Khodorkovsky's verdict was due to be read earlier this month but was postponed in a move Kremlin critics believe was meant to minimize publicity by taking place during the winter holidays.

Speaking before the verdict's first scheduled start, Maksim Dbar, spokesman for Khodorkovsky's defense team, called the accusations against their client "absurd," saying they contradicted the outcome of his first trial.

"The main thing the charges are missing is an actual crime," Dbar said. "Even after 20 months of trial, no one understands what Khodorkovsky is actually accused of."

PHOTO GALLERY: Supporters rally for Khodorkovsky

Political expert Kirill Rogov told RFE/RL's Russian Service that today's decision represents an important development in Russian history because it shows the authorities in Russia don’t rule on a legal basis.

"The contract [between the authorities and the people] is becoming increasingly tattered," Rogov said. "It's happening slowly, but today's verdict is a signal that will play an important role in that process."

In his final statement during the trial, Khodorkovsky said the process showed the officials running Russia's "bureaucratic and law enforcement machine" are free to do whatever they want.

"There is no right of private property," he said. "No person who conflicts with the 'system' has any rights whatsoever."

Controlled From Above

Khodorkovsky's supporters say a recent statement by Putin shows Russia's court system is controlled from above. Speaking during a television call-in show before the verdict, Putin said Khodorkovsky's crimes had already been "proven in court," and evoked a line from a popular Soviet-era film.

"Just like the well-known character played by Vladimir Vysotsky, I believe that 'a thief should be in jail,'" Putin said.

Khodorkovsky's lawyers accused Putin -- who most Russians believe remains Russia's supreme leader -- of openly interfering in the court proceedings.

Putin's handpicked successor, President Dmitry Medvedev -- who's frequently promised to clean up Russia's legal system -- appeared to play down charges that Khodorkovsky's verdict was decided in the Kremlin during a televised interview on December 24.

Khodorkovsky gestures while standing behind a glass wall in the Moscow courtroom today.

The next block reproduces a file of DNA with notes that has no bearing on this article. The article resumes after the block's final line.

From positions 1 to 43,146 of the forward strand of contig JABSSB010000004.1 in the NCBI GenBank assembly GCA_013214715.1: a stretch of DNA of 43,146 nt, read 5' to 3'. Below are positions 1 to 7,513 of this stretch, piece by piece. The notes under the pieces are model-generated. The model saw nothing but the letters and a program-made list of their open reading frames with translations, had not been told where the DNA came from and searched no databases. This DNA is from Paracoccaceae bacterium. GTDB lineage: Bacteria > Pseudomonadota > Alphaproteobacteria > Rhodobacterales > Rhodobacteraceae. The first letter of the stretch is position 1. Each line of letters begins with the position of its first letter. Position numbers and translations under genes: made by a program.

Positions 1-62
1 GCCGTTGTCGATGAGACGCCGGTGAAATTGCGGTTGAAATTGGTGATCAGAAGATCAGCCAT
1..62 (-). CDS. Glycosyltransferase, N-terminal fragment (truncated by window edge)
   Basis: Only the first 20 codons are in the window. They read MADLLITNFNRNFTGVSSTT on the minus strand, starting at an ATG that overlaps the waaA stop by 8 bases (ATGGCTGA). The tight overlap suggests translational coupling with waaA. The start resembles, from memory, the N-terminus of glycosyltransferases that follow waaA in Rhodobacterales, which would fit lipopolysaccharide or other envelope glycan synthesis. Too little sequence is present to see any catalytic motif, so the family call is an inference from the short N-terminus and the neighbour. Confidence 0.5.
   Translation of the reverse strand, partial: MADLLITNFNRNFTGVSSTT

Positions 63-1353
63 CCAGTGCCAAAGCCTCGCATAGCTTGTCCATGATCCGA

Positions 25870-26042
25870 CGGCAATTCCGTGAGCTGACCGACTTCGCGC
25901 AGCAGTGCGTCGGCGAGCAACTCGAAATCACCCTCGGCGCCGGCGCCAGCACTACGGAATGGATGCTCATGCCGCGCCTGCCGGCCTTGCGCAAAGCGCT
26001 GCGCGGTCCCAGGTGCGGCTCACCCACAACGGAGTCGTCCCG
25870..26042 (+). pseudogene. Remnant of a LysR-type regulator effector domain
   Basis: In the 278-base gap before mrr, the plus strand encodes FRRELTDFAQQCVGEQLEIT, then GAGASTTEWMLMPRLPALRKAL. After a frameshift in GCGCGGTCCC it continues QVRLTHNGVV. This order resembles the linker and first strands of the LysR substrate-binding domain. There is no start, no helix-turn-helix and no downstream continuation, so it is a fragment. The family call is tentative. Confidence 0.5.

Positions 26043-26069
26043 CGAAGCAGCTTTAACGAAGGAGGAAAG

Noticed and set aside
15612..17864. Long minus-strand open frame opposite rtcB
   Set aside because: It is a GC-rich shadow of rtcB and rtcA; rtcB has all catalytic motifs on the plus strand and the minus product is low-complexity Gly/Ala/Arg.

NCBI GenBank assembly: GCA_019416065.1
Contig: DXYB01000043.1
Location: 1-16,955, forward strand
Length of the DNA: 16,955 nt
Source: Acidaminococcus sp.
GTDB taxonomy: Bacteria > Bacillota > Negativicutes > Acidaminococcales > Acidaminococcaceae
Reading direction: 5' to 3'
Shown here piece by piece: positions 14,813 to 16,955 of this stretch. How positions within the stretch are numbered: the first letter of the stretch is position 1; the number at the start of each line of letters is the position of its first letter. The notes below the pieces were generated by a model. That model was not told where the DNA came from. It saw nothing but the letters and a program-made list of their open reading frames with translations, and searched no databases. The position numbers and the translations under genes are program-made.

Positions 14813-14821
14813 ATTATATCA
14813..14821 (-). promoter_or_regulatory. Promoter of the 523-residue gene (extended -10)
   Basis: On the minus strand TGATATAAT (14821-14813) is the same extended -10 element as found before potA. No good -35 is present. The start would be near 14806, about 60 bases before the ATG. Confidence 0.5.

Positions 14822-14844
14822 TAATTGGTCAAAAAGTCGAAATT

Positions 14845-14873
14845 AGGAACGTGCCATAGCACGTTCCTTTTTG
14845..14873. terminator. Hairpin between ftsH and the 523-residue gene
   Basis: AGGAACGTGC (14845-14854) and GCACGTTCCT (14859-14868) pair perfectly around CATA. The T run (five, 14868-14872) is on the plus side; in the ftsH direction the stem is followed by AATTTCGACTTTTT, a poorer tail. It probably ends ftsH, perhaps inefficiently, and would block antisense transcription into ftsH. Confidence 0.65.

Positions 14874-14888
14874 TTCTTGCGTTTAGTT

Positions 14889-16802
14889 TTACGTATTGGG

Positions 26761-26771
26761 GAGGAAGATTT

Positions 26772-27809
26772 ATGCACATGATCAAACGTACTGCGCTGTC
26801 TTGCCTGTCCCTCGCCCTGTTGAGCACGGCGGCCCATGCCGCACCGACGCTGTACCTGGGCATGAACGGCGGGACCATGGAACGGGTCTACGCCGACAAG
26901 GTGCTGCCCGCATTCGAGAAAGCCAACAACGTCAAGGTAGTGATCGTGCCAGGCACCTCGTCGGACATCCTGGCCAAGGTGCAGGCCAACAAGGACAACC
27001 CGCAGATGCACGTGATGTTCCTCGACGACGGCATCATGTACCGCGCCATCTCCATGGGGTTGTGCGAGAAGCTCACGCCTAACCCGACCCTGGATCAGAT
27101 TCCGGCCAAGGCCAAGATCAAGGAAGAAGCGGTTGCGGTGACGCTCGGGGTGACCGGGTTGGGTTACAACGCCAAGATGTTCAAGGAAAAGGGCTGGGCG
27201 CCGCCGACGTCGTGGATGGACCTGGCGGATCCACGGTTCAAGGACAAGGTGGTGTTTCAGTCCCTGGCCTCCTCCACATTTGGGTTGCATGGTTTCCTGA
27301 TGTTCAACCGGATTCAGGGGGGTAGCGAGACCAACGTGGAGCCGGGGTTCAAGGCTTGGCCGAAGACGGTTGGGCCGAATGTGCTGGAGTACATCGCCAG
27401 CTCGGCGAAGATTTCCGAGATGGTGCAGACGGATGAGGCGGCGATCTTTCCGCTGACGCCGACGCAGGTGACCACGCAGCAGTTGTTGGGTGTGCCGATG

"Neither the president, nor any other official employed by the state," he said, "has the right to express his or her position on this case or any other case before the verdict is announced -- whether guilty or not guilty."

One of Medvedev's top advisers has said Khodorkovsky should be freed. But many believe that was never likely because his real crime was to have posed a political threat to Putin by funding opposition parties and using his vast influence to lobby against Putin's aim of building an oil-fueled authoritarian regime.

Andrei Semyonov, one of the protesters outside the courthouse today, echoed the views of other demonstrators.

"This isn't a court trial from the point of view of the law," he said, "but an act of personal vengeance from Vladimir Putin for insults Khodorkovsky made him in the past."

'Criminal State'

Putin has claimed to have imposed order in Russia by cracking down against the corruption that enabled Khodorkovsky and other oligarchs to plunder the country for their own benefit. But Khodorkovsky's supporters say today's decision is a barometer for what's really happening in Russia, saying he put the Kremlin at the top of a corrupt bureaucratic system.

Khodorkovsky's 77-year-old mother, Marina Khodorkovskaya, said before the verdict that a guilty decision would show the authorities are frightened of political threats "more than anything else."

"[What's happening in Russia] is terrible for people inside the country," she said, "and probably not pleasant for European countries because right next to them is an authoritarian, criminal state."

written by Gregory Feifer, based on reporting from RFE/RL's Russian Service and news agencies